- D.I Shuman, S.K Narang, P. Frossard, A. Ortega, P. Vandergheynst, The emerging field of signal processing on graphs: extending high-dimensional data analysis to networks and other irregular domains. IEEE Signal Process. Mag.
**30**(3), 83–98 (2013).View ArticleGoogle Scholar - X. Zhang, X. Dong, P. Frossard, in Proc. IEEE Int. Conf. Acoustics, Speech, and Signal Process. Learning of structured graph dictionaries (Kyoto, 2012), pp. 3373–3376.Google Scholar
- D. Thanou, D.I Shuman, P. Frossard, Learning parametric dictionaries for signals on graphs. IEEE Trans. Signal Process.
**62**(15), 3849–3862 (2014).MathSciNetView ArticleGoogle Scholar - D.I Shuman, P. Vandergheynst, P. Frossard, in Proc. IEEE Int. Conf. Distr. Comput. Sensor Sys. Chebyshev polynomial approximation for distributed signal processing (Barcelona, 2011), pp. 1–8.Google Scholar
- D.I Shuman, P. Vandergheynst, P. Frossard, Distributed signal processing via Chebyshev polynomial approximation. arXiv:1111.5239 (2011).Google Scholar
- X. Wang, M. Wang, Y. Gu, A distributed tracking algorithm for reconstruction of graph signals. IEEE J. Sel. Top. Signal Proc.
**9**(4), 728–740 (2015).View ArticleGoogle Scholar - S. Chen, A. Sandryhaila, J. Kovacevic, in Proc. IEEE Int. Conf. Acoustics, Speech, and Signal Process. Distributed algorithm for graph signal inpainting (Brisbane, 2015), pp. 3731–3735.Google Scholar
- S. Safavi, U.A Khan, Revisiting finite-time distributed algorithms via successive nulling of eigenvalues. IEEE Signal Proc. Lett.
**22**(1), 54–57 (2015).View ArticleGoogle Scholar - P.D Lorenzo, M.P Banelli, S. Barbarossa, S. Sardellitti, Distributed adaptive learning of graph signals. IEEE Trans. Signal Process.
**65**(16), 4193–4208 (2017).MathSciNetView ArticleGoogle Scholar - M.S Segarra, A.G Marques, A. Ribeiro, Optimal graph-filter design and applications to distributed linear network operators. IEEE Trans. Signal Proc.
**65**(15), 4117–4131 (2017).MathSciNetView ArticleGoogle Scholar - E. Isufi, A. Loukas, A. Simonetto, G. Leus, Autoregressive moving average graph filtering. IEEE Trans. Signal Proc.
**65**(2), 274–288 (2017).MathSciNetView ArticleGoogle Scholar - X. Shi, H. Feng, M. Zhai, T. Yang, B. Hu, Revisiting finite-time distributed algorithms via successive nulling of eigenvalues. IEEE Signal Proc. Lett.
**22**(8), 1113–1117 (2015).View ArticleGoogle Scholar - A. Sandryhaila, J.M.F Moura, Discrete signal processing on graphs. IEEE Trans. Signal Proc.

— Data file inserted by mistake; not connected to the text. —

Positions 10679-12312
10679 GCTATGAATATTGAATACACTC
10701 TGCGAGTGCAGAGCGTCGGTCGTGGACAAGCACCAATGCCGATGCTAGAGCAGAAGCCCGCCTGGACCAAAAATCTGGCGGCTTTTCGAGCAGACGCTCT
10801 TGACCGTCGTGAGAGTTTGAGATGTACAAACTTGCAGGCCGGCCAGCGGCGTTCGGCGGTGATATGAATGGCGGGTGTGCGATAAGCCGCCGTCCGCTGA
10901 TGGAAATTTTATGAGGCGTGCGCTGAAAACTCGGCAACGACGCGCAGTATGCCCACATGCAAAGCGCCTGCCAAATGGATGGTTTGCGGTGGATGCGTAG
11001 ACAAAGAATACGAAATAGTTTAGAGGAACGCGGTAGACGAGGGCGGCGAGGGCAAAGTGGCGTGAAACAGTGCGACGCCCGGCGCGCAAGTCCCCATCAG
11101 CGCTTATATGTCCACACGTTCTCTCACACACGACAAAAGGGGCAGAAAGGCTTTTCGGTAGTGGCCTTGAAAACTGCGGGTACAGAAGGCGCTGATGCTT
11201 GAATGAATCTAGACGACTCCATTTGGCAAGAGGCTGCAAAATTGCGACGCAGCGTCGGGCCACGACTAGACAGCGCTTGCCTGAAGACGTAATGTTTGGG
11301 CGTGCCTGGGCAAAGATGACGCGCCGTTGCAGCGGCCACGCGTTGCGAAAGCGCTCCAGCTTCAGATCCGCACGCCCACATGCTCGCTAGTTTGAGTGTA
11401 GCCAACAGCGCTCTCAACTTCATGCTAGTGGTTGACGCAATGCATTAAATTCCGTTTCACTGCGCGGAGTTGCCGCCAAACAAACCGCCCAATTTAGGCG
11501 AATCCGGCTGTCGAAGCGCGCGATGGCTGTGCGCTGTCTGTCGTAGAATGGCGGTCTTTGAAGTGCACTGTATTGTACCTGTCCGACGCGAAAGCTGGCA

**61**(7), 1644–1656 (2013).MathSciNetView ArticleGoogle Scholar - J. Liu, E. Isufi, G. Leus, Filter design for autoregressive moving average graph filters. arXiv:1711.09086 (2018).Google Scholar
- D. Thanou, P. Frossard, in
*Annual Allerton Conf. on Communic., Contr., and Comput*. Distributed signal processing with graph spectral dictionaries (IEEEMonticello, 2015), pp. 1391–1398.Google Scholar - L.F.O Chamon, A. Ribeiro, in Proc. IEEE Glob. Conf. Signal and Inform. Process. Finite-precision effects on graph filters (Monteral, 2017).Google Scholar
- D. Hammond, P. Vandergheynst, R. Gribonval, Wavelets on graphs via spectral graph theory. Appl. Comput. Harmon. Anal.
**30**(2), 129–150 (2010).MathSciNetView ArticleGoogle Scholar - D.I Shuman, M.J Faraji, P. Vandergheynst, in Proc. of the Int. Conf. on Sampling Theory and Applications. Semi-supervised learning with spectral graph wavelets (Singapore, 2011).Google Scholar
- S. Segarra, A.G Marques, G. Leus, A. Ribeiro, Reconstruction of graph signals through percolation from seeding nodes. IEEE Trans. Signal Proc.
**64**(16), 4363–4378 (2016).MathSciNetView ArticleGoogle Scholar - S. Chen, D. Donoho, M. Saunders, Atomic decomposition by basis pursuit. SIAM J. Sci. Comput.
**20**(1), 33–61 (1999).MathSciNetView ArticleGoogle Scholar - R. Tibshirani, Regression shrinkage and selection via the lasso. J. Royal Stat. Society Ser. B.
**58:**, 267–288 (1994).MathSciNetMATHGoogle Scholar - S. Chen, D. Donoho, M. Saunders, Atomic decomposition by basis pursuit. SIAM Rev.
**43**(1), 129–159 (2001).MathSciNetView ArticleGoogle Scholar - A. Beck, M. Teboulle,
*A fast iterative shrinkage-thresholding algorithm for linear inverse problems. Springer Optimization and Its Applications, vol 49.*(Springer, New York, 2009).MATHGoogle Scholar - P. Combettes, J.C Pesquet, Proximal splitting methods in signal processing. Fixed-Point Algorithms for Inverse Problems in Science and Engineering, 185–212 (2011).Google Scholar
- S. Sra, in Adv. Neural Inf. Process. Syst. Scalable nonconvex inexact proximal splitting (Lake Tahoe, 2012), pp. 530–538.Google Scholar
- J.A Tropp, Greed is good: algorithmic results for sparse approximation. IEEE Trans. Inform. Theory.
**50**(10), 2231–2242 (2004).MathSciNetView ArticleGoogle Scholar - S. Boyd, L. Vandenberghe,
*Convex optimization*(Cambridge University Press, New York, 2004).View ArticleGoogle Scholar - T. Choe, A. Skabardonis, P.P Varaiya, in Annual Meeting of Transportation Research Board. Freeway performance measurement system (PeMS): an operational analysis tool, (2002).Google Scholar